Part 7 of a weekly series. We’ve been through nearly every available contraception method in our efforts to find the right solution for us.
After discovering that I needed to stop using Cerazette, we went back to the NHS’s list of possible birth control methods. SilverHubby has used the diaphragm before with a former partner and already knew that he hated it. In fact, the words he used were ‘I’d rather use condoms’. I’d previously had a bad reaction to spermicidal jelly, a necessary when using the diaphragm or cervical cap, which further eliminated it as a choice. We went over the list again and again, trying to find something we could live with.
- caps – Requires spermicidal jelly.
- condoms (female) – Expensive and not widely available.
- condoms (male) – Too much friction for me. Uncomfortable for him.
- diaphragms – Requires spermicidal jelly. Hated by SilverHubby.
- combined pill – Causes migraines.
- contraceptive implant
- contraceptive injection
- contraceptive patch
- progestogen-only pill – Tried with Cerazette. Loss of libido.
- vaginal ring – I don’t trust trying to keep something in my vagina all month.
- intrauterine device (IUD) I tried this years ago, and had a very bad reaction.
- intrauterine system (IUS)
You Have Got to be Kidding Me
- natural family planning Not. Happening.
The various hormonal methods were rejected since they were all variations of what I’d already tried. Hormones of any sort are going to fuck with my libido or cause migraines or both. Barrier methods are a pain in the ass. I had a bad reaction to the IUD some years back and had to have it removed after only six months. Natural Family Planning, oh my god no, no, no, a million times no. Male sterilisation has already been ruled out.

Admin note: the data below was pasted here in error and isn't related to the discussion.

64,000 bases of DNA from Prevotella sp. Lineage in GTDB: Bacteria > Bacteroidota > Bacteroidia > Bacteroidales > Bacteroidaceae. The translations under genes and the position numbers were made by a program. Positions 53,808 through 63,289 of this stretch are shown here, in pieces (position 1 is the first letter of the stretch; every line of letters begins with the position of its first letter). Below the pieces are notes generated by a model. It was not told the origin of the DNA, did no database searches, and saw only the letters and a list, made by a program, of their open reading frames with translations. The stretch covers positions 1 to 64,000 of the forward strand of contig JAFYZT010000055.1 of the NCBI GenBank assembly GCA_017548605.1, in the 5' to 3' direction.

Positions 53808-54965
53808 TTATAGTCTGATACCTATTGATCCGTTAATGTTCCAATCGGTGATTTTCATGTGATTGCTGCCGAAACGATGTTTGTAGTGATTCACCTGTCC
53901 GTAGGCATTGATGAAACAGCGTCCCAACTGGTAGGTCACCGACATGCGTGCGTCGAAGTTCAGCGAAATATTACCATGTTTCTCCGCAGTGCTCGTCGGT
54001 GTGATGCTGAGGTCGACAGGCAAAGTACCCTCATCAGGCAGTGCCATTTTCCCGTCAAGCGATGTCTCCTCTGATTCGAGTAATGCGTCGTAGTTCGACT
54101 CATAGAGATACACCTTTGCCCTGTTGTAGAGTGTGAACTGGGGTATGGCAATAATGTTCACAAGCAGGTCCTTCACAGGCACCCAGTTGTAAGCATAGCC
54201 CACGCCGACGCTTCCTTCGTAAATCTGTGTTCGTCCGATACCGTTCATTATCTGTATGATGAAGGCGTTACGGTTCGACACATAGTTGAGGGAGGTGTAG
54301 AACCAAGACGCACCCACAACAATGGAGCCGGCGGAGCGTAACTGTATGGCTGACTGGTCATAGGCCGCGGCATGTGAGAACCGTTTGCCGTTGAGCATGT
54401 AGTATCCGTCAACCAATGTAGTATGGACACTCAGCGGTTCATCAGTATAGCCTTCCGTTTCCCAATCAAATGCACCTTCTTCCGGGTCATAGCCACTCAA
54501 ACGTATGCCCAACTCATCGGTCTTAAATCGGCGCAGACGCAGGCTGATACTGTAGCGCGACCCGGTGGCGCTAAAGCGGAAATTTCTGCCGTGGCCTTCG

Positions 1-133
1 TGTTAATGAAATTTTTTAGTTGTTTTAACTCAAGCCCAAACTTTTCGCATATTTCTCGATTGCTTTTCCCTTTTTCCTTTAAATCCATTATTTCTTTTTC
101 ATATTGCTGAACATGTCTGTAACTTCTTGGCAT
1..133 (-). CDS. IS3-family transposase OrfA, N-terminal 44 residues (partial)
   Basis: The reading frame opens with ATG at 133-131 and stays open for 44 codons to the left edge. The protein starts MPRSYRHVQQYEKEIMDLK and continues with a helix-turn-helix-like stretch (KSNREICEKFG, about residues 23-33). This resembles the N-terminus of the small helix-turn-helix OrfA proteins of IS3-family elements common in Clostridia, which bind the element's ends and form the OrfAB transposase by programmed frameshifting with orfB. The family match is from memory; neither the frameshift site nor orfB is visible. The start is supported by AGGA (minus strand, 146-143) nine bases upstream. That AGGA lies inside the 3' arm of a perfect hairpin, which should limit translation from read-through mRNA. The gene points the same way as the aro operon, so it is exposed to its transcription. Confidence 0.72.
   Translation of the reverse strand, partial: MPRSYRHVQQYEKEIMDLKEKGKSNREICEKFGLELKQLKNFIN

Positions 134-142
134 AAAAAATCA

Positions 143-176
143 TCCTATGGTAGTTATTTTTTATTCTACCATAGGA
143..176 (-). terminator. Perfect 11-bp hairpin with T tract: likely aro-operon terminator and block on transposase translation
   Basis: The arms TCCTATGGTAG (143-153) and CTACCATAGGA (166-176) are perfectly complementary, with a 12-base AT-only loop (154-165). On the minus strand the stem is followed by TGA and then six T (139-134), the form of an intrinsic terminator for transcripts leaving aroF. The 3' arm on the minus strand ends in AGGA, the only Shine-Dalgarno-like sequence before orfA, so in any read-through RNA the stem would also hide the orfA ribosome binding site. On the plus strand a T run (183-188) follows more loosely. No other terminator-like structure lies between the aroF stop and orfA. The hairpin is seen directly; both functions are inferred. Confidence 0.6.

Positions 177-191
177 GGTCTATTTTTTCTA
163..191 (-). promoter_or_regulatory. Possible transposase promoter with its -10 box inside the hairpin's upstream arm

So that leaves female sterilisation. On the one hand, I really hated the idea of being operated on. On the other hand, if I take the hit now, then we won’t ever have to deal with the whole contraception issue again.
Currently, in the UK, there are two methods of female sterilisation. The first is the standard tubal ligation, in which the fallopian tubes are cut, stitched, or clipped in some way to prevent an egg from reaching the uterus. The other is a non-surgical method called Essure, in which implants are placed inside each tube, causing scar tissue to form and eventually fully block the fallopian tubes.
At first, I really liked the Essure idea, because of the ‘non-surgical’ part of the description. Then it hit the news recently that Erin Brockovich is campaigning against Essure because of the problems some women are having with it. I went to that site and read the stories, and while some of them didn’t seem applicable – one woman, for example, was already pregnant when she had Essure put in. She carried the child to term, but sometime during the pregnancy or recovery the implants perforated the fallopian tubes – it did remind me that I’d be putting something inside my body that might cause a bad reaction, like when the IUD made me bleed constantly. In the end, we learned there are no doctors trained in the Essure procedure in my region, which eliminated it as a possibility.
I read everything I could find about female sterilisation, particularly personal stories, and finally decided it was probably the best decision for us. So we made another appointment with the Family Planning clinic to discuss it.
To be continued…
Our Contraception Journey Part 1: Why is Contraception so Hard?
Our Contraception Journey Part 2: Sterilisation
Our Contraception Journey Part 3: Vasectomy Complications
Our Contraception Journey Part 4: Cerazette
Our Contraception Journey Part 5: Further Vasectomy Complications
Our Contraception Journey Part 6: Cerazette Complications